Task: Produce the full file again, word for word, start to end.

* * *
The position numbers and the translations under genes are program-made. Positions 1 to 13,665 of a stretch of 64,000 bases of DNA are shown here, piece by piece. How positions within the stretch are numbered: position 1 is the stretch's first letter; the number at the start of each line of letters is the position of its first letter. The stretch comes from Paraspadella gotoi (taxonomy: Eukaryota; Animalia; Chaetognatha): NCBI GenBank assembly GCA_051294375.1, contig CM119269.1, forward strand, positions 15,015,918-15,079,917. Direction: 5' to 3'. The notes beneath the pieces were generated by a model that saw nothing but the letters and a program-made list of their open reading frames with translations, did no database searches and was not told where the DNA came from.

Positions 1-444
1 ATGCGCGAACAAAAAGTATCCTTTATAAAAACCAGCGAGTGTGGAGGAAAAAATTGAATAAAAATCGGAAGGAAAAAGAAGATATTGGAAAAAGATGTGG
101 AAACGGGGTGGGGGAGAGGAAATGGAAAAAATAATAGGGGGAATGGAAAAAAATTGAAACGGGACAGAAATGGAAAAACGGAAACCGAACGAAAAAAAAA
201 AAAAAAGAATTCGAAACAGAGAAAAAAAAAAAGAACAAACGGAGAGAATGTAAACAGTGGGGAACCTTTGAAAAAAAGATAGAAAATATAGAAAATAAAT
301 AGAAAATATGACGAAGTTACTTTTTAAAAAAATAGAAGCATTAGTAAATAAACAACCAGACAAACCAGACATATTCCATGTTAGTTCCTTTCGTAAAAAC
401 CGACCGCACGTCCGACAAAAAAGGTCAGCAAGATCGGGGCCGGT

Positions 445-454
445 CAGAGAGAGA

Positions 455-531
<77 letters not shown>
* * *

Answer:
The position numbers and the translations under genes are program-made. Positions 1 to 13,665 of a stretch of 64,000 bases of DNA are shown here, piece by piece. How positions within the stretch are numbered: position 1 is the stretch's first letter; the number at the start of each line of letters is the position of its first letter. The stretch comes from Paraspadella gotoi (taxonomy: Eukaryota; Animalia; Chaetognatha): NCBI GenBank assembly GCA_051294375.1, contig CM119269.1, forward strand, positions 15,015,918-15,079,917. Direction: 5' to 3'. The notes beneath the pieces were generated by a model that saw nothing but the letters and a program-made list of their open reading frames with translations, did no database searches and was not told where the DNA came from.

Positions 1-444
1 ATGCGCGAACAAAAAGTATCCTTTATAAAAACCAGCGAGTGTGGAGGAAAAAATTGAATAAAAATCGGAAGGAAAAAGAAGATATTGGAAAAAGATGTGG
101 AAACGGGGTGGGGGAGAGGAAATGGAAAAAATAATAGGGGGAATGGAAAAAAATTGAAACGGGACAGAAATGGAAAAACGGAAACCGAACGAAAAAAAAA
201 AAAAAAGAATTCGAAACAGAGAAAAAAAAAAAGAACAAACGGAGAGAATGTAAACAGTGGGGAACCTTTGAAAAAAAGATAGAAAATATAGAAAATAAAT
301 AGAAAATATGACGAAGTTACTTTTTAAAAAAATAGAAGCATTAGTAAATAAACAACCAGACAAACCAGACATATTCCATGTTAGTTCCTTTCGTAAAAAC
401 CGACCGCACGTCCGACAAAAAAGGTCAGCAAGATCGGGGCCGGT

Positions 445-454
445 CAGAGAGAGA

Positions 455-531
<77 letters not shown>